Fit to Study Evaluation
Published: September 2019
Testing whether increasing students’ physical activity can lead to improved cognition and academic attainment.
The Fit to Study Evaluation aimed to test whether the Fit to Study intervention could work at scale, supporting a large number of schools to increase the physical activity of Year 8 students in order to benefit academic attainment. Previous studies had suggested that increasing students’ physical activity can lead to improved cognition and academic attainment.
- The evaluation found no evidence to suggest that Fit to Study had an impact on Year 8 pupils’ maths outcomes, including pupils eligible for free school meals.
- Generally, PE teachers struggled to implement Fit to Study as required, especially in lessons where skill development was a priority or large amounts of equipment were in use.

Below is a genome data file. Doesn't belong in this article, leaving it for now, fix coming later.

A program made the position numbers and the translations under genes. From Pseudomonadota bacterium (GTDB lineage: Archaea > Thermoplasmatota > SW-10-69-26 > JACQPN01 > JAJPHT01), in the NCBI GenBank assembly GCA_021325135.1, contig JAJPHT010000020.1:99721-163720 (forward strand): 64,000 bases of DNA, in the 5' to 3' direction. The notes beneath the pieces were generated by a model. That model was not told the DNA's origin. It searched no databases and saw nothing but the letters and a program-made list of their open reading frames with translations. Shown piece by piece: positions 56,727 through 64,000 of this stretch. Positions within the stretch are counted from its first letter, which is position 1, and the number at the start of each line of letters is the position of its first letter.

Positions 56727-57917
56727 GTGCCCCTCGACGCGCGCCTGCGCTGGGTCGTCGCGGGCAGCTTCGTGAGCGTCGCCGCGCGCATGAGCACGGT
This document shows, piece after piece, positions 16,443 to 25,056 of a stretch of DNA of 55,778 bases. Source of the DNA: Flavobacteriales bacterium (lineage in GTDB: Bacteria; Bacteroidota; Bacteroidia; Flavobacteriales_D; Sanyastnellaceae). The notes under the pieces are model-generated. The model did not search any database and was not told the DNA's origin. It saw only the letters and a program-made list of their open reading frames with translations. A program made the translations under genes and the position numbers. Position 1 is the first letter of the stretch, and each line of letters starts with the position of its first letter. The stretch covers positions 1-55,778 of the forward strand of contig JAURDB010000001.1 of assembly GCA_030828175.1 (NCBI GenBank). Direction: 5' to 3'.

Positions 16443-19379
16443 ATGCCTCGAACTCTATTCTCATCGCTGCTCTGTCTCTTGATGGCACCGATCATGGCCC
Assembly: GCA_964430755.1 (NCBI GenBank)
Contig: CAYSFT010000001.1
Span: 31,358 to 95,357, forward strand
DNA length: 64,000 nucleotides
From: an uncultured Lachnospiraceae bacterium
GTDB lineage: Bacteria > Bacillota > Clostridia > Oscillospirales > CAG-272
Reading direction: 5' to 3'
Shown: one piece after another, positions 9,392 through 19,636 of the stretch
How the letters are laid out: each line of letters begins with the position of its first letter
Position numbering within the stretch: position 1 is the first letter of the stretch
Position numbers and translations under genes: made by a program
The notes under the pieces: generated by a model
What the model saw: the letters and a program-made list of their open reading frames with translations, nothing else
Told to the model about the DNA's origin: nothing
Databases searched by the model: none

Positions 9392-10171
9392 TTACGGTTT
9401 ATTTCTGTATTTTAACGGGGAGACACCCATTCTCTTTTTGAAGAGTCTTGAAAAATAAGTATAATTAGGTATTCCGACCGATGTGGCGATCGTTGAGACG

- Attendance at the initial face-to-face training was poor. Participants who did attend felt the training was too theoretical in focus and lacked focus on how the intervention should be delivered in practice.
- Additionally, teachers reported that there were instances where Fit to Study disrupted lesson flow.
- Despite the implementation issues experienced by teachers, the majority of schools said they would recommend Fit to Study as a way to promote physical exercise.
Fit to Study was evaluated using a randomised controlled trial involving 104 schools and 8,707 students. Maths attainment was measured using the Progress Test in Mathematics. Alongside the impact evaluation, a mixed-methods process study explored implementation and teachers’ responses through observations of training sessions and PE lessons, interviews with staff, and a teacher survey.